SOCIETY FOR LINGUISTIC ANTHROPOLOGY PRESIDENTIAL CONVERSATION ON LANGUAGE AND MOBILITY: RETHINKING THE POPULATIONS, PRACTICES, AND PLACES OF “MIGRATION” Friday, November 22, 2013 12:15pm to 1:30pm Chicago Hilton (Williford A) Event Description In conjunction with the AAA Public Education Initiative on Migration, this event will engage the co-constitutive relationships between language practices and the forms of mobility that are enabled and constrained by the processes of late capitalism. Participants will explore new approaches to mobility and language through a dialogic format. During the first part of the event, invited participants will offer brief reflections on the topic of language and mobility,
Society for Linguistic Anthropology 2013 Graduate Student Essay Competition 2 Winners: Elise Kramer (University of Chicago) ”Speaking for the Voiceless: Metaphors of Power and Agency in Political Discourse” Katherine Geenberg (Stanford) ”Fractal Marginalization and Linguistic Style in Hill Country: How the Nor-Rel-Muk Indians mix local Englishes to construct authenticity” 3 runners-up: Jonghyun Park (University of Illinois Urbana-Champaign) ”Korean Rap and Rhyme: Local Enregisterment of a Foreign Genre” Ferguson, Jenanne (University of Aberdeen) ”Code-mixing among Sakha-Russian bilinguals in Yakutsk: a spectrum of features and shifting indexical fields” Sabrina Gavigan (American University) “Meet the [Neoliberal] Faces of Mexico” All 5 will present
The Society for Linguistic Anthropology’s column in Anthropology News has been updated with an article by Christopher Ball, Alejandro Paz, and Michael Silverstein, entitled, “Teleologies of Structuralism.” Click here to read the article.
August 2013 Volume 23, Issue 2 http://onlinelibrary.wiley.com/doi/10.1111/jola.2013.23.issue-2/issuetoc Table of Contents: Articles Thoroughly Mixed Yet Thoroughly Ethnic: Indexing Class with Ethnonyms (pages E1–E22) Andrea L. Smith and Anna Eisenstein Reading in Context: The Interpretation of Personal Reference in Ancient Maya Hieroglyphic Texts (pages E23–E47) Danny Law, Stephen Houston, Nicholas Carter, Marc Zender and David Stuart Intellectual Property in Practice: Filtering Testimony at the United States Trade Representative (pages E48–E65) Alexander S. Dent Co-Constructing Colonial Dichotomies in Female Former Colonizers’ Narratives of the Belgian Congo (pages E66–E83) Dorien Van De Mieroop and Mathias Pagnaer Book Review Article Political Economy and Language: A Review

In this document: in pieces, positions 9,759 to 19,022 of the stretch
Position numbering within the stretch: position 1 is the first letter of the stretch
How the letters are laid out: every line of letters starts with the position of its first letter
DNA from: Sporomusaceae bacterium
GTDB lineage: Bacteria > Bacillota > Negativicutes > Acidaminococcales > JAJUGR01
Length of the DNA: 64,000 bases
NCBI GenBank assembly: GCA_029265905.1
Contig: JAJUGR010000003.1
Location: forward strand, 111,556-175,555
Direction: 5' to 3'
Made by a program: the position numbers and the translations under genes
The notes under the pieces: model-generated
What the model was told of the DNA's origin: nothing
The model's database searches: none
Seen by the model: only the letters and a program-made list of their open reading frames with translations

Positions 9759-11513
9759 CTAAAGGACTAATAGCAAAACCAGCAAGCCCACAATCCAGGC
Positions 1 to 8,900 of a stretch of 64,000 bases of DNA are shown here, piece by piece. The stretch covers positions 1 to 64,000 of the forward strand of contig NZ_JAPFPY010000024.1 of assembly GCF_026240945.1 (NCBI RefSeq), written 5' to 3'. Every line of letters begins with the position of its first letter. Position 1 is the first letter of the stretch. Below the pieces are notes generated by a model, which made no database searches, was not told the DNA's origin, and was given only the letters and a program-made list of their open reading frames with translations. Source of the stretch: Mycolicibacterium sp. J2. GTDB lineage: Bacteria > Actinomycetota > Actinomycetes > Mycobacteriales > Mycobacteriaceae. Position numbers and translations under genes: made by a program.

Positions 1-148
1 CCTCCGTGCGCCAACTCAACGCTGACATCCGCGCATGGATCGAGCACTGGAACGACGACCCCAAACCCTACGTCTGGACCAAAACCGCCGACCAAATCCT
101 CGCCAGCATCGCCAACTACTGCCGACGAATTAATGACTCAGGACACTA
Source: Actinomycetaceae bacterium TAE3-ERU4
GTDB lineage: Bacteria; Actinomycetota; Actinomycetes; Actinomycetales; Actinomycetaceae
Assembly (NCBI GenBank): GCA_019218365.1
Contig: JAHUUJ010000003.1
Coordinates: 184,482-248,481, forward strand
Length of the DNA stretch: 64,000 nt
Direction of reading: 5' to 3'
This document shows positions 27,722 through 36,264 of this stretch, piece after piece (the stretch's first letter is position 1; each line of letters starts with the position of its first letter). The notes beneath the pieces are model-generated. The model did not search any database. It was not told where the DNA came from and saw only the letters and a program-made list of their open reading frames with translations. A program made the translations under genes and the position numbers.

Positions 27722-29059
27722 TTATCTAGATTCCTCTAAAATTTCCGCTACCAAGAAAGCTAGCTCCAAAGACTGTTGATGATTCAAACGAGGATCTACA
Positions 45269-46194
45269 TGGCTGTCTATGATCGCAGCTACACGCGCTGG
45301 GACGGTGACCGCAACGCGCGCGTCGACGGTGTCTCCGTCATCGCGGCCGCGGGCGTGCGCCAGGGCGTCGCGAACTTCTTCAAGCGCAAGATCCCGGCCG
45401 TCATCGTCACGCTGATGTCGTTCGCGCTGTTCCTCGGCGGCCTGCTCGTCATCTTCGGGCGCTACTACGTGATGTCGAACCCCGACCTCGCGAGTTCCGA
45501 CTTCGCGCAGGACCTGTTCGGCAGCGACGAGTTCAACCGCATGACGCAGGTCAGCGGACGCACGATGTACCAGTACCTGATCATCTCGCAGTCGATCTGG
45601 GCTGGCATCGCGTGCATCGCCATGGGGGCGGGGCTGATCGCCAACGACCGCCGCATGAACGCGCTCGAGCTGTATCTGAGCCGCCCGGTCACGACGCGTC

We are pleased to announce the results of the recent SLA elections. Bonnie Urciuoli was voted President-Elect, a two year term after which she will serve two years as President. James Wilce was elected to a two year term as Executive Committee Member-at-Large. These terms will begin at the end of the AAA meetings in November. At that time, Paul Kroskrity will step up from President-Elect to President of SLA. Congratulations to Bonnie and James, and thank you for your willingness to serve in these positions. Thanks also to SLA members who agreed to stand for office, and to all those who voted in the
From the American Anthropological Association blog we learn that the 100 articles most downloaded from Anthrosource during 2012 will be ungated for the summer. Anyone interested can read the articles on the Wiley Online Library during this period. The Top 100 list includes a number of terrific articles related to linguistic anthropology.
(Via Jillian Cavaugh) The Society for Linguistic Anthropology would like to invite submissions of undergraduate student papers for the SLA’s Annual Student Essay Contest. The winner will receive a prize certificate, a $500 prize, and a grant of up to $300 to cover expenses for travel to the AAA meeting to accept the award. Submissions will be evaluated by a panel of judges. A prize will be awarded only if a submission of sufficiently high quality is received. The winner or winners will be announced at the SLA business meeting, which is held during the annual meeting of the American
CFP: The Struggle Over Text and Context in the Healthcare Industry: Where Is Anthropological Insight
Via Lissie Wahl-Kleiser: Lissie Wahl-Kleiser, Seth D. Hannah, Michael T. Nathan Contextualization is sine que non for anthropological interpretation. Applied industries, in contrast, favor literal interpretation of written and oral communication. Contextualization is notoriously absent from interpreting industry codes of ethics and standards of practice and when mentioned at all, it is given marginal attention. Does anthropology have anything to offer the processes of interpretation outside its own discipline? If so, how, when, and where? Do interpreters and the institutions they work for have flexibility to employ a more contextualized approach to interpretation? Might such questions uncover other struggles and negotiations
M.A. PROGRAM IN LINGUISTIC ANTHROPOLOGY NORTHERN ARIZONA UNIVERSITY Flagstaff, Arizona The Department of Anthropology, Northern Arizona University offers one of the country’s best anthropology MA programs.Our MA program in linguistic anthropology provides students with opportunities for scholarly development and applied work grounded in strong theoretical and methodological foundations. Strengths of the program include an emphasis on professionalization and on developing skills in the use of technology and making presentations. For example, ANT 514 (Linguistic Anthropology Lab) provides experience in collecting audiovisual data, the use of technology in editing and transcribing those data, and a setting in which students regularly present